once again, we have the honor to present at the AEM Hub Conference 2015 in London in September. We will be talking about building a social intranet using Adobe AEM and 3rd party products:

aemhub_2015_v7.png style=

Session Title: How to build a Social Intranet using Adobe AEM and existing 3rd party products.

Session Option: Breakout session

Session Description

In this session, we will demonstrate how it is possible to build a unique experience for a social intranet that utilizes existing third party components like MS Exchange / IBM Domino and IBM Connections for social functionality and personal information to become an integral part of a community driven intranet.

Our social intranet features personal  activity streams, email and calendaring, file sharing with peers and partners, discussions, blogs and wikis, individual team and topic communities as well as basic social functionality like tagging, liking, @mentions and recommendations combined with social analytics. All components are served up through Adobe AEM and can be customized to a corporate identity and in features and functions. We will demonstrate the features live on stage and talk about sample projects and the code to build a social intranet.

We are really looking forward to this excellent event, thanks to the Cognifide Crew to make this happen ! See you there !

Check out https://www.harbour-light.com !


Heiko Voigt   |   3 July 2015 11:12:21   |    AEM  IMPRISIS    |    [0]

... One from Microsoft, one from Adobe and one from IBM. Same talk, all of them. The cloud is a delivery model that implies having a business case that needs it, not vice versa.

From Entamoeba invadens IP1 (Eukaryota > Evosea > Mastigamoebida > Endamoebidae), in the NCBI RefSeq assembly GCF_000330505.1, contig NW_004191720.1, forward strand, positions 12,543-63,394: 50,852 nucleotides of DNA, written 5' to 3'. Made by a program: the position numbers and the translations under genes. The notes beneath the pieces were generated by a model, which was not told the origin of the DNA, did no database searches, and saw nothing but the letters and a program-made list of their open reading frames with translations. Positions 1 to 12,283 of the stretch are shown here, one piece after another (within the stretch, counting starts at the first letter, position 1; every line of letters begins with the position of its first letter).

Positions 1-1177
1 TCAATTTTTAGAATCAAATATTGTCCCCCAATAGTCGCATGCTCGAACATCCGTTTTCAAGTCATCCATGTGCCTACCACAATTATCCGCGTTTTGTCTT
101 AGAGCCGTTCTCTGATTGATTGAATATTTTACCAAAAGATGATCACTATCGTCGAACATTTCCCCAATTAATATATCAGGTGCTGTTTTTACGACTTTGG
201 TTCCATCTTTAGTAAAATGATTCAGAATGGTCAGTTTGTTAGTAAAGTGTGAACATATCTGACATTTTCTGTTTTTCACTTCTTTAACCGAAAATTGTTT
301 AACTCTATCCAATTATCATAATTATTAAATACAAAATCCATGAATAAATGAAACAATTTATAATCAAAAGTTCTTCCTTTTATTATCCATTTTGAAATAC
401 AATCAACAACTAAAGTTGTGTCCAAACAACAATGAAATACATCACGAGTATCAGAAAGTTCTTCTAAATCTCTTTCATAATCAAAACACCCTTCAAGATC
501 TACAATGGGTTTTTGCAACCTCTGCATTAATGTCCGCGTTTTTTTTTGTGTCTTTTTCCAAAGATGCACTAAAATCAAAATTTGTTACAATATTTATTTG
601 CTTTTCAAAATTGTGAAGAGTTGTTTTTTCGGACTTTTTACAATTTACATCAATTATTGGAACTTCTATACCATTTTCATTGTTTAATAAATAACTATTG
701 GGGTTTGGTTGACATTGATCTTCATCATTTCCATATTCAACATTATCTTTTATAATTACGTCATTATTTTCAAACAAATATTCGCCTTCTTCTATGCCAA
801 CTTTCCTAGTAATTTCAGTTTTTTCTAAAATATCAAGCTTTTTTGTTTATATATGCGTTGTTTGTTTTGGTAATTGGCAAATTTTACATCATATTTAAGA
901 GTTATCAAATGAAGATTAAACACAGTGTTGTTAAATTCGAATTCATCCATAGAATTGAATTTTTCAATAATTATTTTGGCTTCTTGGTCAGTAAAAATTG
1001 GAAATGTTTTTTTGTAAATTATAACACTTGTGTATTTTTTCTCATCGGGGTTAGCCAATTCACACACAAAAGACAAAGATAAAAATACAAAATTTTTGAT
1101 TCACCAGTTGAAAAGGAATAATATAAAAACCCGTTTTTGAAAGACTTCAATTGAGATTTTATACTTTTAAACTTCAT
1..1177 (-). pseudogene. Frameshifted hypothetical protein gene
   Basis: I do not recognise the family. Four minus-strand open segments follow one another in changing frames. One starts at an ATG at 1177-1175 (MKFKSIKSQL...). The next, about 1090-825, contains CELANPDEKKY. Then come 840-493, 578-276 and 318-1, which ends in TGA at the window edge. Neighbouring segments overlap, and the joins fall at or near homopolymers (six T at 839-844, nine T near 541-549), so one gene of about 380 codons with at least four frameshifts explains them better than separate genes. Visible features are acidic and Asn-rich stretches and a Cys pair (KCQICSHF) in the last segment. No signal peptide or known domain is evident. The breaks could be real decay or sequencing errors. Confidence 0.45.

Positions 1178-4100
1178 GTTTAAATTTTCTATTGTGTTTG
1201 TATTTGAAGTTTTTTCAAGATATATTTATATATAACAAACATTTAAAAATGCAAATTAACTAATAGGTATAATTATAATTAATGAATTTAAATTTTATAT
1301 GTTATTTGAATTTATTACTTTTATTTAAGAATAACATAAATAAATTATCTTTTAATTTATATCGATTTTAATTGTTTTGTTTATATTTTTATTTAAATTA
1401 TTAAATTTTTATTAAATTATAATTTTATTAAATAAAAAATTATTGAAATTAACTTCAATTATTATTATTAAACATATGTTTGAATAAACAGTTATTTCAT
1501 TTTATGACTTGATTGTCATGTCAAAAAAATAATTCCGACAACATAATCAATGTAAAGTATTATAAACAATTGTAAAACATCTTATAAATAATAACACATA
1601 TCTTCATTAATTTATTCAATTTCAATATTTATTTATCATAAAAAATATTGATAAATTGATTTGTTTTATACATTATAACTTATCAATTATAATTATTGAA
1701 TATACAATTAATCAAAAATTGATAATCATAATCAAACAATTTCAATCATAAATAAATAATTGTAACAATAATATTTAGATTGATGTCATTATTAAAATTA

Image:Met three of those guys last week...
Heiko Voigt   |   28 May 2015 12:00:00   |    cloud  dilbert  consultants    |    [0]

19 May 2015 Tuesday

XPages: Create Code39 Barcodes

Hi Folks,

a couple of weeks back a customers asked me how to do Barcodes in XPages as they needed them in their application to be printed to a document scanning system. After looking into the application, I realized that they had been using a Code39 barcode font in Notes previously to create barcodes in the Notes Client. So I went looking for an alternative for XPages and eventually came across Code39.js, a small JavaScript library that was able to do the trick. The JS library can be found here: http://www.lutanho.net/

For a quick sample, I just created a new CSJS library in an empty database and pasted the code from above into it. Then, additionally, I had to add the two gifs to the images resources:

Image:XPages: Create Code39 Barcodes

Both files are part of the zip package, you can download from the link above.

My sample XPage has an Input Control to enter text and a Script Block to show the code39 of the text the user enters:

Image:XPages: Create Code39 Barcodes

Here's the sample Code of the XPage:

<?xml version="1.0" encoding="UTF-8"?>
<xp:view xmlns:xp="http://www.ibm.com/xsp/core">

             <xp:script src="/code39.js" clientSide="true"></xp:script>
     <xp:panel id="outerPanel">
                                     <xp:label value="Have a say !" id="inputLabel"></xp:label>
                                     <xp:inputText id="inputToCode39" defaultValue="Something to say" value="#{sessionScope.MyInput}"></xp:inputText>
                                     <xp:button value="Refresh !" id="button1">
                                             <xp:eventHandler event="onclick" submit="true"
                                     <xp:label value="Your say in Code39"
                                     <xp:panel id="outputPanel">
                                             <xp:scriptBlock id="scriptBlockCode39">
                                                     <xp:this.value><![CDATA[var text_entered = document.getElementById("#{id:inputToCode39}").value;
if(text_entered==null) {
     text_exntered = "Please enter some text !";


This is a very simple example to do the job. If you want to try out the live sample - here it is:  


regards, Heiko.